If there's one thing Love All Play unquestionably has going for it, it's the facial expressions. That perhaps sounds like an odd thing to praise in a sports show, but it truly is one of the standout features of both art and animation; each fleeting emotion that the characters feel can be seen on their faces, from mild reactions to more extreme feelings, and not only is it fun to watch, it also helps to make each of them feel like distinct individuals. That even goes for identical twins Taichi and Youji; while they still function as a set in the best anime fashion, their facial expressions vary from each other based on what's going on around them, and even if you still can't quite grasp which is which, it's readily apparent that they're two separate people with their own thoughts and feelings. (In an equally nice touch, when we see them in their street clothes, they don't dress identically.) There's just more nuance to everyone's reactions than you might expect, and that really helps to keep emotional story beats moving. That's important, because the plot itself is fairly cookie-cutter. The story follows Ryo Mizushima, a rising first-year, and the other five incoming students on the badminton team at Yokohama-Minato High School as they begin moving ahead in their sport. Five of the six were specifically scouted by Coach Ebihara, with the standout being Koki Matsuda, an expressionless powerhouse of a player. First-year number six is Akira, who switched to badminton from ping pong upon entering high school, and the other four players run a gamut of skill levels between the two. All of them have to learn to adjust to a higher level of play as well as each other, with the major interpersonal relationship work taking place between Sakaki and Ryo, both former singles players who have to learn to function as a two-person unit. As these episodes, which cover most of their first year of high school, go on, we see everyone learn to improve and to bond with each other in typical team sports fashion. Or is it so typical? There's a real sense of friendship building between the boys as they try to figure each other out, with Koki being the most pleasant surprise. He at first seems like the usual snooty prince-of-the-court figure who doesn't give a damn about anyone else, but that is slowly peeled back to reveal that he's just a truly awkward, lonely individual; when we watch him interacting with his teammates or observing their games, we can see that he really does consider them friends, even if he can't quite admit it. He's clearly frustrated by Ryo a lot as they compete for the top spot in newbie tournaments, but if he wasn't it frankly wouldn't feel natural. And besides, we do have the selfish jerk character to contrast him with in the form of second-year Yusa. While both Yusa and Koki demonstrate a lot of similar attitudes, Koki is better able to get over his issues, and when he stumbles into Sakaki's family's restaurant, we get a better sense of why he's so awkward. Yusa, meanwhile, gives the impression of having heard that he's the best for a bit too long, although we do learn that he's also trying desperately to impress the girl of his dreams, which may also play into his attitude. One of the best scenes in these episodes is when Yusa discovers that his dream girl is, in fact, Ryo's older sister; not only is it entertaining, but it also shows us a crack in Yusa's façade that helps to make him a bit more rounded as a character. If it seems like I'm mostly talking about the cast rather than the action, that's because the latter is somewhat underwhelming comparatively. While we do see a decent amount of game play once the plot is established, the timeline of the story feels very rushed and choppy, with tournaments apparently just piling up one after the other at a rate that leaves you to wonder when they have time to practice. There are a couple of episodes devoted to regular life – the boys trying to talk Koki through a date he doesn't realize he's on is an interesting one – and we get a good sense of Ryo's family dynamic, but mostly this feels more like a show you watch for how the characters interact with each other than for the exciting sports action. I will say that it features a much more attentive coach than we sometimes see; Ebihara tailors his instructions to each individual player and appears to be training Akira to be a coach himself, both of which are nice to see. While he does sometimes tell players to think about their actions and see if they can figure out what they need to change, it's never without guidance or accompanied by any threats, making him a solid adult figure in an unobtrusive way. Love All Play is the sort of show that's good enough to keep watching even as it doesn't blow you out of the water. The character interactions are the heart of the show, but the badminton is not completely sidelined either; it's just not as well-paced as the rest of the story. While it may not be the hot-blooded sports action some viewers are looking for, it is a perfectly decent series, and certainly one that's good enough to hang on to for a second cour.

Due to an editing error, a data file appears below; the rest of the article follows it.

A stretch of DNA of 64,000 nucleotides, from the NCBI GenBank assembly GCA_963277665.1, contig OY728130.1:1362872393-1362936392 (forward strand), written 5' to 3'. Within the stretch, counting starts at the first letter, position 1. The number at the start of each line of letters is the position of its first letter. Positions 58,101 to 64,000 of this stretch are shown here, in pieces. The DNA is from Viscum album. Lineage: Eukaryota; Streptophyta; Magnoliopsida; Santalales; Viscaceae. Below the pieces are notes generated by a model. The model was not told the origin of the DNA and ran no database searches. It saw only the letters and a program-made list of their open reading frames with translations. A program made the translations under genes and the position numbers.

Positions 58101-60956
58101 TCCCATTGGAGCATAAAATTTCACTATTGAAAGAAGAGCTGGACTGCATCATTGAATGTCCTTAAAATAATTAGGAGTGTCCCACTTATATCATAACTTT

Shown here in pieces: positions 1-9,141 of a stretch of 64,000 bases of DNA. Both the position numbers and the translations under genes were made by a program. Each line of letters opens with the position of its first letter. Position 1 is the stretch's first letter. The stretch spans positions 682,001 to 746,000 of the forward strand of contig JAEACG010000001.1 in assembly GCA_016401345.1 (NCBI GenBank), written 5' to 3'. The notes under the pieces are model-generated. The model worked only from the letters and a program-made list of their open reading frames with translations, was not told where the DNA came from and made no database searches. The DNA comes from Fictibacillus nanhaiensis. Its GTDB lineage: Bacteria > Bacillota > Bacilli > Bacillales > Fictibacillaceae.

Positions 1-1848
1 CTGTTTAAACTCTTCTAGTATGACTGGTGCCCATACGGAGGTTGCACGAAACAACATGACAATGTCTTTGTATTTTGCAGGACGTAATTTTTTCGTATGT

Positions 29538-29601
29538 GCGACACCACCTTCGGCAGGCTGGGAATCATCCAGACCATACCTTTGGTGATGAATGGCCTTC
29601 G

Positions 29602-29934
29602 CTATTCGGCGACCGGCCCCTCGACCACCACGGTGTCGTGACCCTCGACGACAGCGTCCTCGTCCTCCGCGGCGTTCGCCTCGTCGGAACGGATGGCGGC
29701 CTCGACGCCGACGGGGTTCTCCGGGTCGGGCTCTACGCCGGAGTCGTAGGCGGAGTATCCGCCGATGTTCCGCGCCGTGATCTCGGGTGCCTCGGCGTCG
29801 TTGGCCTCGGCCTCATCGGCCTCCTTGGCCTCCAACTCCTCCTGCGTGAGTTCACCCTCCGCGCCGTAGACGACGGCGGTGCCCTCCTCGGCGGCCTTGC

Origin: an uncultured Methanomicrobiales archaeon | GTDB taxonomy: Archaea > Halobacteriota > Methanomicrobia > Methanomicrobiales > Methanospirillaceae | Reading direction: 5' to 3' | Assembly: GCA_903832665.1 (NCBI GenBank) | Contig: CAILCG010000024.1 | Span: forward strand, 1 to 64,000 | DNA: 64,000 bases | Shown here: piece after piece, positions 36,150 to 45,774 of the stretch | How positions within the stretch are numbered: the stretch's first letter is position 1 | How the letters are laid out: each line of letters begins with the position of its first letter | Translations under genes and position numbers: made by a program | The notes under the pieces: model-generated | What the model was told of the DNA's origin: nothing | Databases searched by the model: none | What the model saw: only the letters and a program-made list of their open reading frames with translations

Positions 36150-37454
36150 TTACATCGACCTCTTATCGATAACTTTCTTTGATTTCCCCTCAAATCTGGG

Welcome to our Most Anticipated Anime feature for the Summer 2022 season. Below you'll find our editorial team's (tentative) top…